(OUR SAINT LUCIA) – Nestor Alfred has served as Director of the Citizen by Investment Unit (CIU) of Saint Lucia since August 8, 2017.
While the Unit has noted significant improvements since inception, Alfred still anticipates more tweaks and changes in the policy direction of the programme in the weeks and months to come.
How does one measure the successes and improvements of the CIP programme?
A: We are a unit that is involved in the processing of applications, and one can always relate the improvements of the program in regard to the numbers of applications it has received over a period of time.
Since the program has been initiated up until now, the numbers have increased significantly. When compared to other islands the number is a far cry from where it should be, but the numbers have increased from the inception of the programme, up until now.
For example, for 2017-2018, we had about 279 applications, and we granted about 78 citizenships — that was a far cry from where it was in the previous year, 2016-2017.
In regards to the marketing of the program, the legislation provides for the licensing of authorized agents, and that’s the channel by which all applications go through, before being submitted to us.
There’s another arm to the marketing side of it, which are the licensed promoters, and they are the ones out there around the world, who interact with various individuals who may be interested in seeking a second citizenship. In most cases, those licensed promoters are actually immigration companies who have been involved in immigration, vis a vis, the issuance of second citizenship or residencies for countries around the world. Those persons are active players in our marketing efforts to bring business to Saint Lucia.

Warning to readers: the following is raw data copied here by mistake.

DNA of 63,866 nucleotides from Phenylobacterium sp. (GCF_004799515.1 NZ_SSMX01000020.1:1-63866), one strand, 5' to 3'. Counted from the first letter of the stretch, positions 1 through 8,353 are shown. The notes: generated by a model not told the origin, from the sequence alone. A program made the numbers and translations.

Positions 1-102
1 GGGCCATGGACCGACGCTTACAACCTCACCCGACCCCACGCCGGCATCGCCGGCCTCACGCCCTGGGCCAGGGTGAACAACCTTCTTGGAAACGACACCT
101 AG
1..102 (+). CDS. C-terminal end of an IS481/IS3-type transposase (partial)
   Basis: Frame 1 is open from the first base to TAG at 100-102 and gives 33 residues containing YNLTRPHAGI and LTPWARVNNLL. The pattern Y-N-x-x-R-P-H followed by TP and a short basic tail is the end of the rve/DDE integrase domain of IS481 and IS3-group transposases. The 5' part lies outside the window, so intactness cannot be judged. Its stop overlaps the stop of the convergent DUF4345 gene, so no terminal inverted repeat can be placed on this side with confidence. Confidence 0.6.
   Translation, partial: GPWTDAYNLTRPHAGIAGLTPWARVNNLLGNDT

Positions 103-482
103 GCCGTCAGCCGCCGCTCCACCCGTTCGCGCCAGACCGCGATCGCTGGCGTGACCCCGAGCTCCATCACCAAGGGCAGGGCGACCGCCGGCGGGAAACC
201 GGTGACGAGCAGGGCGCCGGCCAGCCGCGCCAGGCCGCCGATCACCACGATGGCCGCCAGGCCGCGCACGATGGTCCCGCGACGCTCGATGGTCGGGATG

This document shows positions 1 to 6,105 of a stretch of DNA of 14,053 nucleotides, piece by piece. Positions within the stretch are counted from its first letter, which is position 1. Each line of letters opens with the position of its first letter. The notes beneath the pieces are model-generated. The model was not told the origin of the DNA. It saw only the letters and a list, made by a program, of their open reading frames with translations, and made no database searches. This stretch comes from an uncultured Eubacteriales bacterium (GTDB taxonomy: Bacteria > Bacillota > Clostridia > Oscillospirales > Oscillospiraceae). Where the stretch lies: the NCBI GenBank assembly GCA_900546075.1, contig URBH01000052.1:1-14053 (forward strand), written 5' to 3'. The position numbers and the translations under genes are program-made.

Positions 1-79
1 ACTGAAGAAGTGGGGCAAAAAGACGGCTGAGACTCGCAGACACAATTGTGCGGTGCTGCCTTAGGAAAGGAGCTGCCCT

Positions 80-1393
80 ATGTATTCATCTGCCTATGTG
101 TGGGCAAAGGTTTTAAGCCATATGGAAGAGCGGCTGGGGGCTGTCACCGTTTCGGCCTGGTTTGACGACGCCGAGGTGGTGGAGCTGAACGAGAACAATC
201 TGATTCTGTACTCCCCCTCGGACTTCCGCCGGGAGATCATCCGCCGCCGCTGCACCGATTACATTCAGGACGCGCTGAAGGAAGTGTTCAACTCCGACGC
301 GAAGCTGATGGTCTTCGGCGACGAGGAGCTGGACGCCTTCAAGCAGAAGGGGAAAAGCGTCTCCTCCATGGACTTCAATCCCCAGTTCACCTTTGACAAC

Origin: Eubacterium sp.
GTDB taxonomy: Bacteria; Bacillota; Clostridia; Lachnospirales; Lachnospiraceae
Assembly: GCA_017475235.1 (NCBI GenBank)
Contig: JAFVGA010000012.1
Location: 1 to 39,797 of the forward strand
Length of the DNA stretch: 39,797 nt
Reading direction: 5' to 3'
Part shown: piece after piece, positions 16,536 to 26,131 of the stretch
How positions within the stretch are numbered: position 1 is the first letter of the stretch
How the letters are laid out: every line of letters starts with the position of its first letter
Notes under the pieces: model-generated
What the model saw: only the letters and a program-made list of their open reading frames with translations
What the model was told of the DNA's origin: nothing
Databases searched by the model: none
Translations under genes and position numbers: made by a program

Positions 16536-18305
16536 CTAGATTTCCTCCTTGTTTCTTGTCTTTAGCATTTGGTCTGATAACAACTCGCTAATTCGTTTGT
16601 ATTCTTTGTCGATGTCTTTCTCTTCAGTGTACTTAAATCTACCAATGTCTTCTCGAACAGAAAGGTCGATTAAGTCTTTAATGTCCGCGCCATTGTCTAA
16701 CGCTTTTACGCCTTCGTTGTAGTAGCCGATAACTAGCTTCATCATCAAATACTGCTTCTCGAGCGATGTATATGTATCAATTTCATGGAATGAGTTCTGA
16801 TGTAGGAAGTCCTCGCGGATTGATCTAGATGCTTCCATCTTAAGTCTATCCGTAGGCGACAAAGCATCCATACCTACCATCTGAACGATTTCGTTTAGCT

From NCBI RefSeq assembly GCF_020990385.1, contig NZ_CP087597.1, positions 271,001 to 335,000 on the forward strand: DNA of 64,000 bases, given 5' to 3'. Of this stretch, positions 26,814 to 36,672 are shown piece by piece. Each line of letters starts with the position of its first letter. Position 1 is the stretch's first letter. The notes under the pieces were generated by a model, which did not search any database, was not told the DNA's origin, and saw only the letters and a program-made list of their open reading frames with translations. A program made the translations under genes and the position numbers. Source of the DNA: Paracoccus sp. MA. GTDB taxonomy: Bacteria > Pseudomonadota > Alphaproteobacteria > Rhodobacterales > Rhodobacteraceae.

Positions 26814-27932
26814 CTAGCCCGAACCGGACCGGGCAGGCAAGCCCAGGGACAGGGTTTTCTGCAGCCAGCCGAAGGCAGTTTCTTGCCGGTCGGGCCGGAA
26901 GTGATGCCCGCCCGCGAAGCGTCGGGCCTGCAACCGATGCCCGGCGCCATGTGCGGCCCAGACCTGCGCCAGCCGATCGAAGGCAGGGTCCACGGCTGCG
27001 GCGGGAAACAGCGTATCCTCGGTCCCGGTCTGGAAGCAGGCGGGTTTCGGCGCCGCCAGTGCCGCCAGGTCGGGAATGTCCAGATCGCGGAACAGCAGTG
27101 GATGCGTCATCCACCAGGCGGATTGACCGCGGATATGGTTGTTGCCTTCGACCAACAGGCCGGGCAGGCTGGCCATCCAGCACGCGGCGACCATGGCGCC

There are now discussions from a policy perspective on how we can harness the efforts of all of the agencies involved in attracting foreign direct investments. There is the creation of a brand, and that has been started off with the tourism authority. Individual agencies which are involved in attracting foreign direct investment are now trying to see how that branding which has been created for the tourism authority can fit in with their own vision.
What are some of the misconceptions about the programme in the public domain?
A: Some of the greatest misconceptions of the programme exist because persons do not understand what CIP is all about. They simply see it as the sale of passports, and therefore, what we have done over a period of time is to have townhall meetings.
We meet with various agencies — more so the chambers of commerce. We had discussions last year, and we’re doing it again this year, both with the Castries Chambers of Commerce, and the Southern Cham-bers of Commerce. Our goal is to provide accurate information on what the programme is, and what the benefits are.
There is also the misconception and concern that with the Citizenship by Investment programme, and the end result of issuing citizenship to individuals from far and wide, that all of these persons will eventually end up in Saint Lucia.